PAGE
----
Thursday, January 01, 2015

A Federalist Settlement for Nebraska and Oklahoma v Colorado

It seems to me that there is a simple and fair settlement to be made in this case, one that will preserve Colorado's right to determine for its citizens what they should be allowed to consume, while not treading on the rights of Nebraska and Oklahoma to make different rules.

Upon application from the Attorney General of another State to the Attorney General of Colorado making such a request, the Attorney General of Colorado will issue regulations prohibiting sale of Marijuana to citizens of the requesting state.

It is already a requirement to present ID to purchase Marijuana in Colorado, so the added burden of checking which state issued the ID (or the address on the ID) is not a great one.  While this doesn't do everything possible to ameliorate the effects of legal pot on neighboring states, it addresses what must be the largest problem, that citizens of other states will simply show up, legally buy it, then bring it home.

Commercial smuggling is another matter, but the quantities involved are (my experience with enforcing Marijuana laws is basically limited to a single case I presented to a Brooklyn Grand Jury, but that is another story) generally much larger than what is permitted to be sold in Colorado, so one hopes that in the interest of reaching a settlement, Nebraska and Oklahoma will not demand an end to all legal sales in Colorado.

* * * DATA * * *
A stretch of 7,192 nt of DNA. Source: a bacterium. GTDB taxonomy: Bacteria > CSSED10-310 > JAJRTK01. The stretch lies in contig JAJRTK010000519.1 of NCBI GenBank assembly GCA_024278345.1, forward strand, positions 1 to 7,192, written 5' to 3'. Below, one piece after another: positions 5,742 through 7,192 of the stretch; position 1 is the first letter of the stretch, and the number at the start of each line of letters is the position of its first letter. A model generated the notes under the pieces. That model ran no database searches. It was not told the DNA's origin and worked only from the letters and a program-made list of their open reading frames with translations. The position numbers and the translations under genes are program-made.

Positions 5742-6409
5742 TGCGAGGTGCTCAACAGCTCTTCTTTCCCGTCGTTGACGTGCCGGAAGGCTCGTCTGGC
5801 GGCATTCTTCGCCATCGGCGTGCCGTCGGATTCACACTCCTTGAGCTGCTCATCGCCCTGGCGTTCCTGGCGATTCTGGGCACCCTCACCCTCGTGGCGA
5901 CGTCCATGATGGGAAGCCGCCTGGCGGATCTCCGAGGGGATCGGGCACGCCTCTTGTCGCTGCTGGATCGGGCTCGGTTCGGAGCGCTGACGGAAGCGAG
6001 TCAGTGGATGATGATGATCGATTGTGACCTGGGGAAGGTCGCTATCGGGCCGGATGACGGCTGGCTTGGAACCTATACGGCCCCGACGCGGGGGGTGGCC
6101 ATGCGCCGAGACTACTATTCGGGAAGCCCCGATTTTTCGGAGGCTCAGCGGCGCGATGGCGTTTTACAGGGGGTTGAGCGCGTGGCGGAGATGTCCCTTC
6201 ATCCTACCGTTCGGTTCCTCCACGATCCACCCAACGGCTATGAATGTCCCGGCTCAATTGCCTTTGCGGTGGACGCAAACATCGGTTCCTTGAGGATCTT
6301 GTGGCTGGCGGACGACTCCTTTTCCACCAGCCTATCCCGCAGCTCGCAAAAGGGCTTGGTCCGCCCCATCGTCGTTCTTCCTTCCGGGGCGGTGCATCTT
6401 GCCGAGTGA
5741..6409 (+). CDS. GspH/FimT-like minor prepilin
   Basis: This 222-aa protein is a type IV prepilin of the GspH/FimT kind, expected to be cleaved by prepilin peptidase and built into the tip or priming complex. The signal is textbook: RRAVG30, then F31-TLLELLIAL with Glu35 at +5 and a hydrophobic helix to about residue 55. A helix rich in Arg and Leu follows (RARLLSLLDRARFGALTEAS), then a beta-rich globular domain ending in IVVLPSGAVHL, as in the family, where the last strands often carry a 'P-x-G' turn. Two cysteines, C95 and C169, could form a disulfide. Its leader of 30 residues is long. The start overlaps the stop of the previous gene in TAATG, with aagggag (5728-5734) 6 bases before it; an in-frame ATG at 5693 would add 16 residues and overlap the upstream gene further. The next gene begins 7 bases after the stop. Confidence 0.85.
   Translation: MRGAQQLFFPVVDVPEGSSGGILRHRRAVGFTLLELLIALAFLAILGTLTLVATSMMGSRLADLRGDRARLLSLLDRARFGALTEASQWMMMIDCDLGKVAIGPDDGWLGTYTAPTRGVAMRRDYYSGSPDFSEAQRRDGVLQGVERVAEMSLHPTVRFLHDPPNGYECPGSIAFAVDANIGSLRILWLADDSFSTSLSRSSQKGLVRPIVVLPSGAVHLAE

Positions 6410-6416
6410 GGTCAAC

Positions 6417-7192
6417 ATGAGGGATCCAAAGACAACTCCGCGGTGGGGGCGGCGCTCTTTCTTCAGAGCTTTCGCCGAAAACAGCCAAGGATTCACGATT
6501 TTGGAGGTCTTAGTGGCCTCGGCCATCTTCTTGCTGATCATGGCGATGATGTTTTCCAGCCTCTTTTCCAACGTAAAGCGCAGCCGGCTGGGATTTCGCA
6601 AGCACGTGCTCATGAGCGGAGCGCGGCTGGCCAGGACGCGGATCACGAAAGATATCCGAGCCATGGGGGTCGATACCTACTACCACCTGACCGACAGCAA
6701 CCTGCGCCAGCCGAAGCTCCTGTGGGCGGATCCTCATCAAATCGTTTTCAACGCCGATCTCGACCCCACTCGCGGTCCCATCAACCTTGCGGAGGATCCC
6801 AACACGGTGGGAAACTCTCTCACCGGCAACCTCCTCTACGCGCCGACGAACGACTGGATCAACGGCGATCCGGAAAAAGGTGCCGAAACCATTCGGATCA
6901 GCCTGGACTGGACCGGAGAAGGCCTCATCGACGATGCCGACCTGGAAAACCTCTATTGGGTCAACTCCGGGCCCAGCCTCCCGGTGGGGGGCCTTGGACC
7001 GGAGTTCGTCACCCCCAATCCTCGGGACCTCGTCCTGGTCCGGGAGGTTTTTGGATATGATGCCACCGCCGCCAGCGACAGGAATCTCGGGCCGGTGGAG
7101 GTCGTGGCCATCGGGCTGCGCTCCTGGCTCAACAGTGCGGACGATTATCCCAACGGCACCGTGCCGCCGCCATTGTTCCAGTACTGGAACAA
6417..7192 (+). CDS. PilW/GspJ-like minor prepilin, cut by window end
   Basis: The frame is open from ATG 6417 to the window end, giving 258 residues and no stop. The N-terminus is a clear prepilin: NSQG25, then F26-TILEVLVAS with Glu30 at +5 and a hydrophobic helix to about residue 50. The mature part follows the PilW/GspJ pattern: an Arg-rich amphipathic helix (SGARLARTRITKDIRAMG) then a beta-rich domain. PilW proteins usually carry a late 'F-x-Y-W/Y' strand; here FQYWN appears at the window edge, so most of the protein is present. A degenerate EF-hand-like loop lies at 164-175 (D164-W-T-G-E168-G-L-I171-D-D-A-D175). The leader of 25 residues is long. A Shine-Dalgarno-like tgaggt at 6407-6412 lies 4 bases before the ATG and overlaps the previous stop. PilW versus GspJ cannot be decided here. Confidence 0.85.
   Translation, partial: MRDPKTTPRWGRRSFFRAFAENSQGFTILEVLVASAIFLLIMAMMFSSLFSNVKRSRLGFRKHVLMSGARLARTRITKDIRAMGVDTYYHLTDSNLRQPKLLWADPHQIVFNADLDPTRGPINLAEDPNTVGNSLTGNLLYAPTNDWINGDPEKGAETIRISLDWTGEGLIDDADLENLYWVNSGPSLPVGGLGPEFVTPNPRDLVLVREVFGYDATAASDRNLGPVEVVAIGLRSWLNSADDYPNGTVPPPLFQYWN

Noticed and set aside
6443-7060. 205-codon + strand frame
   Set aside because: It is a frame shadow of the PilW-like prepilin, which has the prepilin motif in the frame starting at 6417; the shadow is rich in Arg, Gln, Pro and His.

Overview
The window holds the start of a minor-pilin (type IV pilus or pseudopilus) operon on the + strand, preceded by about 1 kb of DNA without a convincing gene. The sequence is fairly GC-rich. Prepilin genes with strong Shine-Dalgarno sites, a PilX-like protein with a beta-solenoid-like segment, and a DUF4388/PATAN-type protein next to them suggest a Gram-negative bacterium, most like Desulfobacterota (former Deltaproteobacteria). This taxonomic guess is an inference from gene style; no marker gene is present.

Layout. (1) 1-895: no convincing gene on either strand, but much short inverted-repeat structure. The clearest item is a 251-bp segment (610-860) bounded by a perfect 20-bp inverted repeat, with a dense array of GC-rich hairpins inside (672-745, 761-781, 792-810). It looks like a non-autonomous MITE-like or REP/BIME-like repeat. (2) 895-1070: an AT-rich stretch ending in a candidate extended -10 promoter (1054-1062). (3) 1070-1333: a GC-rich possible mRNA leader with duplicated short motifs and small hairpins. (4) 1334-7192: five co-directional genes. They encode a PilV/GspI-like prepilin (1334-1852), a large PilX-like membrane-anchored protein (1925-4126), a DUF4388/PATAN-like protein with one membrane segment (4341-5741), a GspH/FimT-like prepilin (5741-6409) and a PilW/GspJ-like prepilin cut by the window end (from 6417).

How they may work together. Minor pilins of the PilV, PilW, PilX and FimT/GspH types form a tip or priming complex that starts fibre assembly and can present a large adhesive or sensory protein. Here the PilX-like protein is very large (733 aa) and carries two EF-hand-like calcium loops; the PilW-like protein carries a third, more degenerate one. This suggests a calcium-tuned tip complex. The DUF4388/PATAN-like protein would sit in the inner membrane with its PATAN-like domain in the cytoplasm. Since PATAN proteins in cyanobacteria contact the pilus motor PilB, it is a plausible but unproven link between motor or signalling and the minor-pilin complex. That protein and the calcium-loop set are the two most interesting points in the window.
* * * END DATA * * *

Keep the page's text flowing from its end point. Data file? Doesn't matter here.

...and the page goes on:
If we take seriously the "laboratories of Democracy" theory of Federalism, it isn't too much of a stretch to ask that states limit themselves to experimenting on their own citizens, to the extent practicable.

Suits between states were much more common before the Federalization of pollution laws. In a system of increased Federalism, there will unfortunately be increased conflicts between states, as they naturally chose differently in various areas.  I don't claim to have a universally applicable framework for resolving such disputes, but I hope this is a good initial sketch.

(In case you have no idea what any of this is about, see: the Supreme Court filing.)


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